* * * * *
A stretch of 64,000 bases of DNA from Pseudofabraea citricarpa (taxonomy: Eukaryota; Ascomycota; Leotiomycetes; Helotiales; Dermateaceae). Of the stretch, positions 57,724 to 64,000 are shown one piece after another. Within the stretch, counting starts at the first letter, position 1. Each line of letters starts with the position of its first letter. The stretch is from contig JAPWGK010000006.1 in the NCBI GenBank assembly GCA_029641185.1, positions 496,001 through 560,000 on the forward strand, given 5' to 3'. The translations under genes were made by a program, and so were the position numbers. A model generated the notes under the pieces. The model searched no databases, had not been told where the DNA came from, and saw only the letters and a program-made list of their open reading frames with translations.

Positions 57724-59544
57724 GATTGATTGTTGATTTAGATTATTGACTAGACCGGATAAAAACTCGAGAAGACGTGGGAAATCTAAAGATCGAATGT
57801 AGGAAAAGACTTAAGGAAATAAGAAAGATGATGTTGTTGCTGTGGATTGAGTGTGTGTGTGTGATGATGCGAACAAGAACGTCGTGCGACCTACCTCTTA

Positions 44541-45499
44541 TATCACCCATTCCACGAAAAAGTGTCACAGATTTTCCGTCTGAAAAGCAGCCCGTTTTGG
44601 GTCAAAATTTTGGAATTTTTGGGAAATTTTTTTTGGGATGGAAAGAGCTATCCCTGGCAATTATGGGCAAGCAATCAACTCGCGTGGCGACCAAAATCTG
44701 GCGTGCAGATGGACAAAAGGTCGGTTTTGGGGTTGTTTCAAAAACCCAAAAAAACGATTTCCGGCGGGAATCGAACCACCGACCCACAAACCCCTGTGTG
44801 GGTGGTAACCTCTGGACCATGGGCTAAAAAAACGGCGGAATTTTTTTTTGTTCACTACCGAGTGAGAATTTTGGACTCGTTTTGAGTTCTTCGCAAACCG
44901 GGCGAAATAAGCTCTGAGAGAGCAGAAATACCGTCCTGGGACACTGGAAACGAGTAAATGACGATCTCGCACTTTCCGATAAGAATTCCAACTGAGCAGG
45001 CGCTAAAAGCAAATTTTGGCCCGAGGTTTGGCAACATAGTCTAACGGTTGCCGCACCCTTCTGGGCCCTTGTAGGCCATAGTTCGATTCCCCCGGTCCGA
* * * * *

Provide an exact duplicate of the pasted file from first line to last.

A stretch of 64,000 bases of DNA from Pseudofabraea citricarpa (taxonomy: Eukaryota; Ascomycota; Leotiomycetes; Helotiales; Dermateaceae). Of the stretch, positions 57,724 to 64,000 are shown one piece after another. Within the stretch, counting starts at the first letter, position 1. Each line of letters starts with the position of its first letter. The stretch is from contig JAPWGK010000006.1 in the NCBI GenBank assembly GCA_029641185.1, positions 496,001 through 560,000 on the forward strand, given 5' to 3'. The translations under genes were made by a program, and so were the position numbers. A model generated the notes under the pieces. The model searched no databases, had not been told where the DNA came from, and saw only the letters and a program-made list of their open reading frames with translations.

Positions 57724-59544
57724 GATTGATTGTTGATTTAGATTATTGACTAGACCGGATAAAAACTCGAGAAGACGTGGGAAATCTAAAGATCGAATGT
57801 AGGAAAAGACTTAAGGAAATAAGAAAGATGATGTTGTTGCTGTGGATTGAGTGTGTGTGTGTGATGATGCGAACAAGAACGTCGTGCGACCTACCTCTTA

Positions 44541-45499
44541 TATCACCCATTCCACGAAAAAGTGTCACAGATTTTCCGTCTGAAAAGCAGCCCGTTTTGG
44601 GTCAAAATTTTGGAATTTTTGGGAAATTTTTTTTGGGATGGAAAGAGCTATCCCTGGCAATTATGGGCAAGCAATCAACTCGCGTGGCGACCAAAATCTG
44701 GCGTGCAGATGGACAAAAGGTCGGTTTTGGGGTTGTTTCAAAAACCCAAAAAAACGATTTCCGGCGGGAATCGAACCACCGACCCACAAACCCCTGTGTG
44801 GGTGGTAACCTCTGGACCATGGGCTAAAAAAACGGCGGAATTTTTTTTTGTTCACTACCGAGTGAGAATTTTGGACTCGTTTTGAGTTCTTCGCAAACCG
44901 GGCGAAATAAGCTCTGAGAGAGCAGAAATACCGTCCTGGGACACTGGAAACGAGTAAATGACGATCTCGCACTTTCCGATAAGAATTCCAACTGAGCAGG
45001 CGCTAAAAGCAAATTTTGGCCCGAGGTTTGGCAACATAGTCTAACGGTTGCCGCACCCTTCTGGGCCCTTGTAGGCCATAGTTCGATTCCCCCGGTCCGA